For example, Russell wanted to be a USA Today bestselling author. Not so much for the acclaim, he wanted to have this behind his name so get more clients and reach more readers. It took about two years of pushing all sorts of different boulders and working with people to push that boulder over. But he pushed that boulder down in 2018, and says that it felt great.
Another Important Approach
Russell uses time blocking during the week to take care of the tasks that are most important. Every block of time is labeled as green time, yellow time, or red time. Green time is when you are working on things that are moving you towards your goal or working with customers. Green time is when you're making money.
Yellow colored time is focused on activities that are indirectly related to Russell’s income. For example, customer service, shipping something, or doing payroll. Lastly, there’s red time. These activities have no bearing on making money. Some of these things include eating lunch, going to pick up your kids from school, or going to a doctor's appointment. While all of these things have no bearing on making money, these tasks are still essential.
Working During The Right Time
It is very important to work when you are most productive and have high amounts of energy. Russell says that while he doesn't have any kids, he has two dogs that are very, very needy. They want his attention most between about 6 am and 8 am, and 5pm to 7pm. Because of that, he knows that he is most likely to have a problem with distraction during those times. With this knowledge in mind, he does not schedule his green time during those hours.
For even more info about Russell’s approach, I recommend listening to the podcast. It’s a great interview. I’m sure you’ll enjoy it.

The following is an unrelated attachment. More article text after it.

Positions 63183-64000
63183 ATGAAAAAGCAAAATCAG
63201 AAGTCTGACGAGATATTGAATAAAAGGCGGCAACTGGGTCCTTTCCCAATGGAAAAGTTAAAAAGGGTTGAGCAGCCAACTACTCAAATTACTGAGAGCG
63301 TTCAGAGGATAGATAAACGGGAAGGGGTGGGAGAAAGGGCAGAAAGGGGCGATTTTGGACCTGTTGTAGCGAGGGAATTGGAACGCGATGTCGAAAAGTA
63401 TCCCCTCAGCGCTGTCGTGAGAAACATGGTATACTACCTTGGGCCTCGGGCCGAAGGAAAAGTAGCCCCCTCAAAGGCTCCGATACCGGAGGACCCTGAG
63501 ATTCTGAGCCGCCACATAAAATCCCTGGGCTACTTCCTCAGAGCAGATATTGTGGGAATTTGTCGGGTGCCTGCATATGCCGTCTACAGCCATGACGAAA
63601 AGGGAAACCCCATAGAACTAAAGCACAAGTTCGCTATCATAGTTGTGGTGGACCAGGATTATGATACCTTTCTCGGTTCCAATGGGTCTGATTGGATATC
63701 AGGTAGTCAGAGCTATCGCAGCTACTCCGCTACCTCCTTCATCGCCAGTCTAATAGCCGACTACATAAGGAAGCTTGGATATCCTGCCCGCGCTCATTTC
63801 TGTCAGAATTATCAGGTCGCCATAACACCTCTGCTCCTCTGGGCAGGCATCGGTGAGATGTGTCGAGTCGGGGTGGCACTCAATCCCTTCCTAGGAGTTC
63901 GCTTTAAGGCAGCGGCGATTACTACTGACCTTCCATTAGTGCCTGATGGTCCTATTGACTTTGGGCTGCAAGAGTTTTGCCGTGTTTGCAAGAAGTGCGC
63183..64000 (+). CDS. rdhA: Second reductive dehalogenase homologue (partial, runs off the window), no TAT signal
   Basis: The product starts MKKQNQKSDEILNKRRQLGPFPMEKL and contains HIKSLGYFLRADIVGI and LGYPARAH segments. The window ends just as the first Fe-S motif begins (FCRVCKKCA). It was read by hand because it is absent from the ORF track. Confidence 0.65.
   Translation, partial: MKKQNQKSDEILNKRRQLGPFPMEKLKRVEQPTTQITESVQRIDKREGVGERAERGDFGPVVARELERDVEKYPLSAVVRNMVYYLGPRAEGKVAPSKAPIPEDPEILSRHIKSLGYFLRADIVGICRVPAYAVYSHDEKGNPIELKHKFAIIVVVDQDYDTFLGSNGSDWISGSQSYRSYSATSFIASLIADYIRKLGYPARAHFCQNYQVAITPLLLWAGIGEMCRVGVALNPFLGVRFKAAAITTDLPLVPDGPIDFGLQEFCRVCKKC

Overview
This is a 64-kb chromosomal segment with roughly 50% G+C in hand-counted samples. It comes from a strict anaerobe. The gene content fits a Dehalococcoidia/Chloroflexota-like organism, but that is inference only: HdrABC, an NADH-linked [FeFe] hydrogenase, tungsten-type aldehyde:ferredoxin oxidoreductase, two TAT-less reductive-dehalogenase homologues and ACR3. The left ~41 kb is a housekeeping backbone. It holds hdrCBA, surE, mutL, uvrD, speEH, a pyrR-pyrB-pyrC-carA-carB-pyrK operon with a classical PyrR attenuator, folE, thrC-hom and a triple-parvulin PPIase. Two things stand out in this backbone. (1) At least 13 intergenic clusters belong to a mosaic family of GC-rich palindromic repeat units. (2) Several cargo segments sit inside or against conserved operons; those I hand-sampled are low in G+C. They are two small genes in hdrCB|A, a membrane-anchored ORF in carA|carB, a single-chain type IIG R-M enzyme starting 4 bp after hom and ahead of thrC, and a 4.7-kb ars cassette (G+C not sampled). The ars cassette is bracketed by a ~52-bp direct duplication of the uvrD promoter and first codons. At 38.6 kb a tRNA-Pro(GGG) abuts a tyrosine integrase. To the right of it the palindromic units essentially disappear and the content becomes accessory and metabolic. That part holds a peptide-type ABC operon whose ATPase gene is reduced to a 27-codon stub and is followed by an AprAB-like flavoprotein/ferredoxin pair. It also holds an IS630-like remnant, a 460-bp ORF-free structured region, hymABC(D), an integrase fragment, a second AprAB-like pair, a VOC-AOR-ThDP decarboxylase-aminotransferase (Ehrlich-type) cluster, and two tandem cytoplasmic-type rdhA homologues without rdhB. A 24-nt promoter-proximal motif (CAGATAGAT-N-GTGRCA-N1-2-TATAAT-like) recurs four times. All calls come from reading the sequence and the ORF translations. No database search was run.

A Final Word
To further connect with Russell check out The Complete Creators blog and podcast. This content helps creators build better businesses and then make the best work of their life. And don’t forget to check out his author website which features his fiction work which focuses on fantasy, sci-fi and supernatural stories.
A special thanks to Russell for being on the show. I hope you are able to use some of these approaches to be more productive on your journey.
Mon, 5 October 2020
Do you want to scale up your business? Thinking about making that first hire? Today’s episode covers these topics and more. Get ready as JC Hite is going to share his story as well as some really helpful information about how to hire and scale up your business.
JC Hite started out as an entrepreneur when he was only 14-years-old, and now he leads Hite Digital as Founder and CEO. Hite Digital is all about helping digital marketing agencies scale. They provide SEO, PPC, Facebook, websites, and CRM automation for agencies. You can connect with him on LinkedIn or on Instagram.
Scaling Up Your Business